So today I had brunch with my close friend and ex roomie Fabio (from Bannetons Brasil) and his girlfriend Meike. We were eating bread that he had baked and some I had done the evening before. I needed to bake bread for quite some days now because we had run out of homemade bread since I had put a lot of time and efford into setting up my own clay studio lately. And since I wasn’t very creative other than in the clay studio I just stuck to my everyday recipe of rye-bread, that I feel already very comfortable with because it turned out to be a reliable recipe. It is also a recipe that you don’t need to take a lot of care of, meaning the starter can ferment a little longer or shorter if necessary. I usually start my sponge in the evening, let it ferment over night, feed it in the morning before going to work and bake when I come home. So there’s not a lot of trouble even if you can’t spend a lot of time checking on your sponge. Well, here it goes:
For the sponge mix…
∗ 300 g Ryeflour, wholegrain
∗ 250 g water
∗ 90 g sourdough-starter
Mix the ingredients well and let sit for at least 10-12 hours, longer if desired, best overnight.
Feeding the sponge with…
∗ 100 g Wheatflour, wholegrain (you can also use spelt if desired)
∗ 100 g water
Mix the ingredients with the sponge and let ferment for another 9-12 hours.
Mixing the main dough. Add…
∗ 540 g Ryeflour, #812 or #1150 (Germany) / Light rye flour (U.S.)
∗ 100 g Water
∗ 20 g salt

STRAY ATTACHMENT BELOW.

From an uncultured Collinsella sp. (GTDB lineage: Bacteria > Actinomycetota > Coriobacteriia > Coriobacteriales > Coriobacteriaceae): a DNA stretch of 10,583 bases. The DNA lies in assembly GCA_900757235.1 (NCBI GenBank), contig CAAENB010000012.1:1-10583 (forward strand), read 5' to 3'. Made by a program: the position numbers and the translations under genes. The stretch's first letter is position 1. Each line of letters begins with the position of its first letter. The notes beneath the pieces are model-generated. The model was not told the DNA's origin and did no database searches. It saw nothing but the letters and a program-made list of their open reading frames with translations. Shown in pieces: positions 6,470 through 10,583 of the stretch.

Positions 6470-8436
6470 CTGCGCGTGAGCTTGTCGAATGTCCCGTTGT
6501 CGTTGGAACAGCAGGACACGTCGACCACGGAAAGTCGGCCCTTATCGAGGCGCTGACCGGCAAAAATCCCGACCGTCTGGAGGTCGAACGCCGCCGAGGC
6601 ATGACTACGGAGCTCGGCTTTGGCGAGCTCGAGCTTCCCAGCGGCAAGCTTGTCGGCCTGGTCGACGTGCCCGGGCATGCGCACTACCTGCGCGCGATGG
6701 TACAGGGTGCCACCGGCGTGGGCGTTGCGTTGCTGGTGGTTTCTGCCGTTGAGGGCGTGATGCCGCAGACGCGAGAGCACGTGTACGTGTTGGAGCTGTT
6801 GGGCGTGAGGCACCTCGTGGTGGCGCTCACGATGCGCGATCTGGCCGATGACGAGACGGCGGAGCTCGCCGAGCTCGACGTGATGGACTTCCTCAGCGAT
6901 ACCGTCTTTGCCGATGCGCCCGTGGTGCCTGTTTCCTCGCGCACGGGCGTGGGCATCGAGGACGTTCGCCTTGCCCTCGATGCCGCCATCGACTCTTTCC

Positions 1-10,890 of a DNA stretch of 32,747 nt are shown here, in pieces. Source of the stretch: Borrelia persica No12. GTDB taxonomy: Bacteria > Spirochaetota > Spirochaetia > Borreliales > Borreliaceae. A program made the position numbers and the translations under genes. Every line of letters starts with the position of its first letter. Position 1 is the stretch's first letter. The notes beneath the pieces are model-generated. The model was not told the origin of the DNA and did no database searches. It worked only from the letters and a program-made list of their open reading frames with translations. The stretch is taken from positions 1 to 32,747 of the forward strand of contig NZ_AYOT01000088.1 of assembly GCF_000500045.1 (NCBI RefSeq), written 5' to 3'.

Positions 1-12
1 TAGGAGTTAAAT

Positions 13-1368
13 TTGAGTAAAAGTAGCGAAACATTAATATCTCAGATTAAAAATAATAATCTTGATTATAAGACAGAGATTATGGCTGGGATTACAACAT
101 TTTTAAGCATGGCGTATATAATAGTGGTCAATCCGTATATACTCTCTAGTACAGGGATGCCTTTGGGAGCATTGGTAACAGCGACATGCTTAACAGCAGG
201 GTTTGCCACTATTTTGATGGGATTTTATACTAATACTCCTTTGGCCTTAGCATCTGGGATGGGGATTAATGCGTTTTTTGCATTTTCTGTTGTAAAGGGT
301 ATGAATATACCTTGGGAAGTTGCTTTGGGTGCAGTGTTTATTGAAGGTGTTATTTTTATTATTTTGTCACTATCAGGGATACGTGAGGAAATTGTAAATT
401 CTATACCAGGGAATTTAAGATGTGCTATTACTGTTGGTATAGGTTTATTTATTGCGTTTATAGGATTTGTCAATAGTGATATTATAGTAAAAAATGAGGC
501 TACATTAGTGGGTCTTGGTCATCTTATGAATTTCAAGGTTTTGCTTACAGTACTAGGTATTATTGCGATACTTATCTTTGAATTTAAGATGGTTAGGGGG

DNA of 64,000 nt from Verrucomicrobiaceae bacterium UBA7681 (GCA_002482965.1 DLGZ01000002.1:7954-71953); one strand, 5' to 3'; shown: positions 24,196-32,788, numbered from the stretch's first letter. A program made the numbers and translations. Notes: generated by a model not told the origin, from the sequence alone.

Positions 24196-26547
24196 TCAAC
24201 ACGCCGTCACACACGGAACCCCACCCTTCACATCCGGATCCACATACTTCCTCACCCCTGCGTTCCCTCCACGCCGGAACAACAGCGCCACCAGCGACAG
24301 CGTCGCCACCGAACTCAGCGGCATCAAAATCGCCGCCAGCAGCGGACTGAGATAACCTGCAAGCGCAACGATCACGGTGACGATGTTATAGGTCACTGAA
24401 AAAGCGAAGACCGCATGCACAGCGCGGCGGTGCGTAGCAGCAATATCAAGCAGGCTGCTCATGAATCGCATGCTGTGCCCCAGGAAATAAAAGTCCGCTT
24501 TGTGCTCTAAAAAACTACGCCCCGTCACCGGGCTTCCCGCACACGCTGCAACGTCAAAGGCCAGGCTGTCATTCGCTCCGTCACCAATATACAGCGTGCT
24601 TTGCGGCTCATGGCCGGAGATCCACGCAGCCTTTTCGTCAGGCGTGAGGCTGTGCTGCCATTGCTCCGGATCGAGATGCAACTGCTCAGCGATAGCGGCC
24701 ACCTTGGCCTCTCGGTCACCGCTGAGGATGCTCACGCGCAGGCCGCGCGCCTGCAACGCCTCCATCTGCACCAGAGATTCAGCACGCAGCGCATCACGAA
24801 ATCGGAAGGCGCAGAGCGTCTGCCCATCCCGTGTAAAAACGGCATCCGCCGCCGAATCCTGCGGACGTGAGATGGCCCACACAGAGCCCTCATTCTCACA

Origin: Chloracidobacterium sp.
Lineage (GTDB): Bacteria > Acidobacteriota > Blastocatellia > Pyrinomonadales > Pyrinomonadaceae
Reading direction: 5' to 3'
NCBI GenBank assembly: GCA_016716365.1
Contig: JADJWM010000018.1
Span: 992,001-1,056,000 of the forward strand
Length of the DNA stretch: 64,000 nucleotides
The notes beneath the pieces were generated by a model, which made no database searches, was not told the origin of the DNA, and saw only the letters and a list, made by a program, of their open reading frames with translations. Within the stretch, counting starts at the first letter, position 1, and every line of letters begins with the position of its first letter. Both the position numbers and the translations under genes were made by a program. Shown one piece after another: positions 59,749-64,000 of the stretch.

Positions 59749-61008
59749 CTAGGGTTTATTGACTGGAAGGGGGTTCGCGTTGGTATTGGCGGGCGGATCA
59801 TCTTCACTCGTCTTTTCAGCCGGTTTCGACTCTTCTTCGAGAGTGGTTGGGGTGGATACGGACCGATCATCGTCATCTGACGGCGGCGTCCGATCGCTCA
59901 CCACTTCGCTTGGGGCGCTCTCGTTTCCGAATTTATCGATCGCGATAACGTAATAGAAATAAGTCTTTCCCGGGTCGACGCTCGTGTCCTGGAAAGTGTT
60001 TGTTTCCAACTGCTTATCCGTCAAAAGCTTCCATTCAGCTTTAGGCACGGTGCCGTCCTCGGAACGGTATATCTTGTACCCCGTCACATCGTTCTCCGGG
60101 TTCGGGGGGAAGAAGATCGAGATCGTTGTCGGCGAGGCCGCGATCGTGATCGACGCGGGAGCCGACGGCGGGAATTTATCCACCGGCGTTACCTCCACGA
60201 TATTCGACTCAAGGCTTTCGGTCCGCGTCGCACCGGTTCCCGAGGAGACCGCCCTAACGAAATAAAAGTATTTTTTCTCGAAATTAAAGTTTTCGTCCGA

Mix the rest of the ingredients with the sponge and, if you want, some seeds as discribed below. Mix for at least 8 minutes on the lowest setting of your kneading machine. Then knead with your wet hands. If you don’t wet your hands, the rye will stick to them like nothing else you know. It is also hard to remove so better get your hands wet beforehand. If you’ve kneaded it into shape put it in a floured banneton and let rest for 1-2 hours, till it has gained some volume. You can test if it has risen enough by poking it with your finger. If the indent you have made doesn’t move back it has already risen too much, if it moves back to it’s original shape it hasn’t risen enough, but if it goes back only a tiny little bit it is time to bake. I usually preheat the oven up to 250°C/ 480°F after 30 minutes of rising because then it usually takes still another hour till the bread is ready to go into the oven and I want my oven to be preheated evenly. I also preheat the baking-pan so I can pop my bread onto a hot surface. When you do start the oven make sure to put a heatproof oven-pan with warm water into the oven so by the time you put your bread in, there’s a lot of steam, so the crust can expand easily and the bread can rise without ripping in parts you don’t want it to rip.
When the oven is preheated and steam is building up, turn your banneton upside down onto a baking sheet till the dough pops out of the banneton. With a sharp knife cut into the dough where you want the crust to open. I vary with this all the time but a cross or double-cross is a very common way to do it. Get the hot pan out of the oven, slide the bread with the bakingsheet onto it and put it into the oven. Let bake for 15 minutes.
After 15 minutes, open the oven door, let the steam escape and remove the water-pan from the oven. Drop the temperature to 220°C/430°F, close the oven door and bake for another 35-40 minutes. Take the bread out of the oven afterwards and let it cool down on a rack. If you just put it on the counter, water will condensate and rehydrate the crust, so it won’t be as crispy anymore.
∗ 120 g of seeds, such as sesame, flaxseed, sunflowerseeds,…
∗ 100 g of water
Mix seeds with water and let soak at least 15 minutes before mixing with the main dough. I also added some walnuts for a stronger flavor. They go very well with rye-sourdough bread. It is necessary that you let the seeds suck up all the water before mixing them with the dough, otherwise they will dehydrate your sponge and the dough will be too dry to handle and rise properly.